Plaintiffs filed a Response in opposition to the Motion. Plaintiffs state that they have responded to the first twelve (12) Requests for Admission. Plaintiffs state that the remaining unanswered Requests for Admission are improper and fail to comply with the Federal Rules of Civil Procedure. Plaintiffs state that Defendants' multiple Requests for Admission should have been served as interrogatories because requests for admission are used to establish facts and not to discover them. Further, Plaintiffs state that Defendants propounded an unreasonable number of Requests for Admission and that Defendants could not have reasonably expected that the Requests for Admission would be admitted. In addition, Plaintiffs state that such abusive discovery tactics can constitute a violation of the Tennessee Rules of Professional Conduct Finally, Plaintiffs submit that if any Requests for Admission should be deemed admitted, they should be limited to those that go towards establishing a fact.

         Defendants reply that in their Requests for Admission, they sought an admission that Plaintiffs signed the contract at issue, used the points from timeshare purchases and other timeshare benefits, or spoke to certain timeshare relief companies. Defendants state that Plaintiffs have not provided any explanation as to why they failed to respond to the Requests for Admission within the time permitted under Rule 36. Defendants state that Rule 36 is self-executing and maintain that the Requests for Admission should be deemed admitted.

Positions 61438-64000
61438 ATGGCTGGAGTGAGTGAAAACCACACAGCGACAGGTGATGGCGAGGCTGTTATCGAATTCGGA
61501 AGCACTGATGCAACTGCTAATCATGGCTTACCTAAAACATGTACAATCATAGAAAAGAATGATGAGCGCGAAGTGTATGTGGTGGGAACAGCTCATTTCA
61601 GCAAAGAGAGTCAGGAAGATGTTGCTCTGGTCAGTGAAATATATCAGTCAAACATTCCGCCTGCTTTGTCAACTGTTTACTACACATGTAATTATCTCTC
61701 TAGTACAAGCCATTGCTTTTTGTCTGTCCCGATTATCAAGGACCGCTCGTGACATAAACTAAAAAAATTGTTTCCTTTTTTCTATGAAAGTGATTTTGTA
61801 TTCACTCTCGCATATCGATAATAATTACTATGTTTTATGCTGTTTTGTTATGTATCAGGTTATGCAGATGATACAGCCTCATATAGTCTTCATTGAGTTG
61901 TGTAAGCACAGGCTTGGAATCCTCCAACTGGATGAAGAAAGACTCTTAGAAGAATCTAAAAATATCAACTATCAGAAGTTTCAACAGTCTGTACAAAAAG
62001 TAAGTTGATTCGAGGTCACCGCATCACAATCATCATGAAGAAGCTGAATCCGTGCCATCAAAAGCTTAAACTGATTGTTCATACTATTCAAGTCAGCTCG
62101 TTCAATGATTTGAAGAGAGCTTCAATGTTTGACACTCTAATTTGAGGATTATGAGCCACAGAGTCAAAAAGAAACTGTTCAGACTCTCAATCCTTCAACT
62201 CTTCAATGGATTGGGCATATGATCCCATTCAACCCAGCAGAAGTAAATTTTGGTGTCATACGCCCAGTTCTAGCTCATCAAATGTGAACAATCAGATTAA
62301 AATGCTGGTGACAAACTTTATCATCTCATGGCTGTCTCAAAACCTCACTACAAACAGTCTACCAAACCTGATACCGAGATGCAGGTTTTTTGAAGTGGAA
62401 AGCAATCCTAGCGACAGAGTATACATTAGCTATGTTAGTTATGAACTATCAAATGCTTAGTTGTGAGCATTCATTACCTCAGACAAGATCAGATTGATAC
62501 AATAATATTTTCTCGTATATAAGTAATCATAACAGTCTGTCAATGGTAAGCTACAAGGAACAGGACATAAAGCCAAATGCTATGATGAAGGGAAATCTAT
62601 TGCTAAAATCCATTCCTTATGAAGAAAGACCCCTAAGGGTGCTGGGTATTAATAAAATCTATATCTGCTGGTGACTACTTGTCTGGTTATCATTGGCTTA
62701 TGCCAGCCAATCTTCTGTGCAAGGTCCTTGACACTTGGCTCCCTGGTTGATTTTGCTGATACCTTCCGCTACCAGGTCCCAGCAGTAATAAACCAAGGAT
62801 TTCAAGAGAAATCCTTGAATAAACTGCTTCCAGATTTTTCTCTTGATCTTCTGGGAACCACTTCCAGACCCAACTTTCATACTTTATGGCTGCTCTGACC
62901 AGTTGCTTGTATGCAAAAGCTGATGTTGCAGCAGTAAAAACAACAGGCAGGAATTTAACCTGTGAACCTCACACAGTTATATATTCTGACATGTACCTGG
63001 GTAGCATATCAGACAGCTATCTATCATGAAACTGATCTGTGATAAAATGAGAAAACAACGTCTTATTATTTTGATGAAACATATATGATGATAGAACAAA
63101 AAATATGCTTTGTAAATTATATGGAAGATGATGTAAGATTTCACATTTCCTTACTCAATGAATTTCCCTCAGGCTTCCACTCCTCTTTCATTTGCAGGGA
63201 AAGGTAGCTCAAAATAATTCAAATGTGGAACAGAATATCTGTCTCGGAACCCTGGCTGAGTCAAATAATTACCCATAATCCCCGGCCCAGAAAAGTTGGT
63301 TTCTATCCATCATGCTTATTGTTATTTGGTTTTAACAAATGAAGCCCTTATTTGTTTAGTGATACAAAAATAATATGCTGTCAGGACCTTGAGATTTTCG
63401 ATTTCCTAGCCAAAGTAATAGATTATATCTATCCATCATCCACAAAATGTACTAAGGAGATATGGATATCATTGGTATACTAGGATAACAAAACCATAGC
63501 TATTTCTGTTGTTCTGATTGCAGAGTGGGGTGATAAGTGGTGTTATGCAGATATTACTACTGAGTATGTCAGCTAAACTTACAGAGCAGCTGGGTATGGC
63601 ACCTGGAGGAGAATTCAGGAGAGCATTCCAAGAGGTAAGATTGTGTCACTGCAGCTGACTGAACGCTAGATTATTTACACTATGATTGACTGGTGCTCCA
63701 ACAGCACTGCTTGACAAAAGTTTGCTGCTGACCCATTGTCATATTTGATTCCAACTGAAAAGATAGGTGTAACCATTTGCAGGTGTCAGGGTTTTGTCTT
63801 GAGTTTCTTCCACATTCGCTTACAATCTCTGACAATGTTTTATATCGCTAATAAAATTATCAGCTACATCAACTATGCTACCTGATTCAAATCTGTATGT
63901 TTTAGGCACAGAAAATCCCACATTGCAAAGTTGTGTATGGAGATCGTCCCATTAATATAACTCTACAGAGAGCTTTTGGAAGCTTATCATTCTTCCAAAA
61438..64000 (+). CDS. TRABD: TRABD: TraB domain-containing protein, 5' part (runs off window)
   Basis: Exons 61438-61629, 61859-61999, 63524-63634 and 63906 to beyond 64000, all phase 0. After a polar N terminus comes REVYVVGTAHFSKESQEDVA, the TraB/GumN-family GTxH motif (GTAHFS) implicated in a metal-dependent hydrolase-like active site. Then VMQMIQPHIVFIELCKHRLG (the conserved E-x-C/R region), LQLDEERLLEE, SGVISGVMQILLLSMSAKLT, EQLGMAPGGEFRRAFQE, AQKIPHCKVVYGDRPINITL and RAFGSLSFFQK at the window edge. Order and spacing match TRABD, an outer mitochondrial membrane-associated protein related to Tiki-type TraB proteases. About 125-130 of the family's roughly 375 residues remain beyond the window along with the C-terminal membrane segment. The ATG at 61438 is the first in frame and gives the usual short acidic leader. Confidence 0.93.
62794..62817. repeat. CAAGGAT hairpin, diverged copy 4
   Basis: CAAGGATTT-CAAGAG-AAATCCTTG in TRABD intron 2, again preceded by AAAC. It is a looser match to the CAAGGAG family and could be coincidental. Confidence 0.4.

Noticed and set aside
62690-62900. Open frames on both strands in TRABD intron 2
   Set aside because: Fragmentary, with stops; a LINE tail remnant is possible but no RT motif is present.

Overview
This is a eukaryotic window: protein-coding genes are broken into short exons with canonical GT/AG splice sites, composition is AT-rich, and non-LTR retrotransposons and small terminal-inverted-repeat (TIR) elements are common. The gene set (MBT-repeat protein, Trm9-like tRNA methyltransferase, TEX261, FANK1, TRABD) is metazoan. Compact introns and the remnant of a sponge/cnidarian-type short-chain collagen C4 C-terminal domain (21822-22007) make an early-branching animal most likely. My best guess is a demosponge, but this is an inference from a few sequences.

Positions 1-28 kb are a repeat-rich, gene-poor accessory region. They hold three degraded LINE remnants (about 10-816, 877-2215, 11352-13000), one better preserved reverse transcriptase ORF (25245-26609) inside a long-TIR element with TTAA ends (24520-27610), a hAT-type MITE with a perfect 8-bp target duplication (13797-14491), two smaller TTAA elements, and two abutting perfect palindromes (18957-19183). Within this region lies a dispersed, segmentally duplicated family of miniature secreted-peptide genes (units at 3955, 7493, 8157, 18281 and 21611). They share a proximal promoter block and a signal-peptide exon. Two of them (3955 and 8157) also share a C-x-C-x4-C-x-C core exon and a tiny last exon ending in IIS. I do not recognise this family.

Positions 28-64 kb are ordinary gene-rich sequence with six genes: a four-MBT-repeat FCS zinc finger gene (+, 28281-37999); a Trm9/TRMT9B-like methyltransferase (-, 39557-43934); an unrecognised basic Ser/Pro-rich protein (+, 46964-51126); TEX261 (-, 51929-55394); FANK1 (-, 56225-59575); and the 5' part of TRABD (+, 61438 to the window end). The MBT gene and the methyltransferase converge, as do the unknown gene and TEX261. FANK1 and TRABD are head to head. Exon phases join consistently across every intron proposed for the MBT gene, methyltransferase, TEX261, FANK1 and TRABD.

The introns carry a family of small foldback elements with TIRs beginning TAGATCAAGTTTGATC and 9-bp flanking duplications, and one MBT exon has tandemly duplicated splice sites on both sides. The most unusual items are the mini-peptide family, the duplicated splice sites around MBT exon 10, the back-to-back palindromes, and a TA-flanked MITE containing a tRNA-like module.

II. ANALYSIS

         The Court has considered the parties' filings and the oral arguments presented at the hearing. Accordingly, for the reasons more fully explained below, the Court finds Defendants' Motion [Doc. 27] well taken, in part.